I checked the coil, found an aging-yellow but strong spark, and likewise found a good spark at nos. 1 and 2 spark plugs as well. OK, that means everything from the coil to the spark plug tips (including the new Petronix doodad) works, right? That's how it seems to me.

Timing? Since I had removed the distributor entirely to clean it and install the Petronix thingie, I had blown the timing. I put it where I thought it should be, going by the position of the rotor pointing to the no. 1 wire, and it didn't start. I had my darling wife crank the bugger for a long time while I moved the distributor body around in a full 180-degree arc, and got bupkis. Oh, it gave a couple of good pops, suggesting SOMEthing was igniting in there, but nothing even close to starting. I decided to try a more disciplined approach to finding a rough point of timing, and set it back up by putting the pulley to 10 degrees, pulling the no. 1 plug, and turning the distributor until the spark showed. That is not a reliable method for timing, of course, but gets you in the ballpark so the engine will start. It didn't.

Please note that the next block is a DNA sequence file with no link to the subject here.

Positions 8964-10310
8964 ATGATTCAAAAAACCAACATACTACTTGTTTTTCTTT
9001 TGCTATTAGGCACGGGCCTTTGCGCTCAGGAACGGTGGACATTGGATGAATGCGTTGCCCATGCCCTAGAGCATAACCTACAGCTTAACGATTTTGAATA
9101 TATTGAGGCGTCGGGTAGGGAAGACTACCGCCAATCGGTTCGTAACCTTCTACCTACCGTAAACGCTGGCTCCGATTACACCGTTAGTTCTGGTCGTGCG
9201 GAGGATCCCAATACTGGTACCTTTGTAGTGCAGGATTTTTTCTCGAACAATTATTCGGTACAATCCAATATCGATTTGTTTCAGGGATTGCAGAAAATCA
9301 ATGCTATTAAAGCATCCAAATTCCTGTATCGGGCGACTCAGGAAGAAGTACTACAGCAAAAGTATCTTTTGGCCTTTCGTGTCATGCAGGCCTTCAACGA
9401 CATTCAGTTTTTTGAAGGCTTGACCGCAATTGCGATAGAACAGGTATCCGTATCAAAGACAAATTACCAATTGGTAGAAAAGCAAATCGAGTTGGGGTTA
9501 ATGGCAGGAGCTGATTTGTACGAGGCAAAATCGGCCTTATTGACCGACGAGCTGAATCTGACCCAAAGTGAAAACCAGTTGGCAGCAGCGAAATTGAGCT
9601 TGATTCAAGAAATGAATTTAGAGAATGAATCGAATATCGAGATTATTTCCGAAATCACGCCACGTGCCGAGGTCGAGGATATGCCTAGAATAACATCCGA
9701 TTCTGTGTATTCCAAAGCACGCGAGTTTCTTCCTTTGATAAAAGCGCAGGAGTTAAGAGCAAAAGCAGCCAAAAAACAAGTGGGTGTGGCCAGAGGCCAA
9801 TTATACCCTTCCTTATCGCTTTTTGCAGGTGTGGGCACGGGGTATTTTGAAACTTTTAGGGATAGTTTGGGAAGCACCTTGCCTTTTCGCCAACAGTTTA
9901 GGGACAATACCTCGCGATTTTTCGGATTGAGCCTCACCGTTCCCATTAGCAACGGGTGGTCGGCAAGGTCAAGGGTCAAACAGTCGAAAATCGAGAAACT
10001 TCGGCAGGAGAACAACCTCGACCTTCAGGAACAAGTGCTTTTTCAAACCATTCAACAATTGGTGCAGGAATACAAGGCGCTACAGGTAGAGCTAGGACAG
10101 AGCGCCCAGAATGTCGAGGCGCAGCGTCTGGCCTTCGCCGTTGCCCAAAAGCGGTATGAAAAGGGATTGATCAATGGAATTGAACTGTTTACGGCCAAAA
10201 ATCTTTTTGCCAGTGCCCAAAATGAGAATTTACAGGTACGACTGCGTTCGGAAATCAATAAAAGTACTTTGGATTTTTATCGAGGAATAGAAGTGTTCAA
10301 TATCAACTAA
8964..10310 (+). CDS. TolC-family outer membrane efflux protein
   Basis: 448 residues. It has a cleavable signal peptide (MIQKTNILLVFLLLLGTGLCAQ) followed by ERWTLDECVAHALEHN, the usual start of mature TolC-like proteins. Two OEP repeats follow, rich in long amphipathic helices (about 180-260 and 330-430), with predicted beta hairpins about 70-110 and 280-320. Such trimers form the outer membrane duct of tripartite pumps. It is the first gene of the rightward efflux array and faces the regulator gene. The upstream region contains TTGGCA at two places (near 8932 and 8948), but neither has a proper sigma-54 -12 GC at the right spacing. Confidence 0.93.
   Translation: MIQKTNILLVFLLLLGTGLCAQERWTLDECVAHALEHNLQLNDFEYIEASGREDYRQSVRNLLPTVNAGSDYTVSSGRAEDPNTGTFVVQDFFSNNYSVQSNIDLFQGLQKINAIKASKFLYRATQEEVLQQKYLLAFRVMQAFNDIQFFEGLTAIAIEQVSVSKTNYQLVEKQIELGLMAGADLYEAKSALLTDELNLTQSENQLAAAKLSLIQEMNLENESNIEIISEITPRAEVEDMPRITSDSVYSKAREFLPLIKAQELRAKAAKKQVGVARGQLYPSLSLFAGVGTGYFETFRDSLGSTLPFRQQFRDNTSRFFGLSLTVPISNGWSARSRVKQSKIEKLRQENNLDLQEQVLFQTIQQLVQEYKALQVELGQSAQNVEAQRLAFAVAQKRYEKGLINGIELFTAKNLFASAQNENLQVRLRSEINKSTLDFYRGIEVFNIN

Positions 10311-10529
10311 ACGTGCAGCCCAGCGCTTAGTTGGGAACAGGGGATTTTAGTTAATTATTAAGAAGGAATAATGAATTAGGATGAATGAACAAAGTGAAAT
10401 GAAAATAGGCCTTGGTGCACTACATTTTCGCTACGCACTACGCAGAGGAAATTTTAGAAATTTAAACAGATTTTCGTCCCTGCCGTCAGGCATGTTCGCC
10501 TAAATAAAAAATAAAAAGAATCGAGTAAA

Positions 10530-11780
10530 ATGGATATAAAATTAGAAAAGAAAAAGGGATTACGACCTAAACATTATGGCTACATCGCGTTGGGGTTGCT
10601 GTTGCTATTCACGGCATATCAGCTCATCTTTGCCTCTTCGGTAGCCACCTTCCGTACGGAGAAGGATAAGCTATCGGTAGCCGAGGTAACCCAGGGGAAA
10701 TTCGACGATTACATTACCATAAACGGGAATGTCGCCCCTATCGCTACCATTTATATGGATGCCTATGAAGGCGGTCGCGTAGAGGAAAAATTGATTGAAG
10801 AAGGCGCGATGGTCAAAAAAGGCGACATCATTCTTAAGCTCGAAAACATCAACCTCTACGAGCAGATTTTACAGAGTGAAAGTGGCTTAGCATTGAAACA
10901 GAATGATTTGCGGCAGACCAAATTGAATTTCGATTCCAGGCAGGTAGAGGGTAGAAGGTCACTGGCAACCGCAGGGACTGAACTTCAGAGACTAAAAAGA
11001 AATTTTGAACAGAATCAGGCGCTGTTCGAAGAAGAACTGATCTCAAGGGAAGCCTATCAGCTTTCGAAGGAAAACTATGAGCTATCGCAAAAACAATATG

It didn't, it didn't, it didn't start. I've got fuel, spark and fuel/air mixture, but no start. It just doesn't add up. I've considered a major loss of rings and thus compression, but then I would think I would not get the occasional pop which I got when the wifey cranked and I spun the distributor, looking for some point of timing. I guess a compression test would be advisable, but the engine rocks with compression and release while it is being cranked (not the awful stillness of one just spinning without compression), so I tend to discount that possibility. But what can it be???

I've little enough hair left -- I can't afford to keep pulling it out over this troublesome problem. Anyone got any ideas?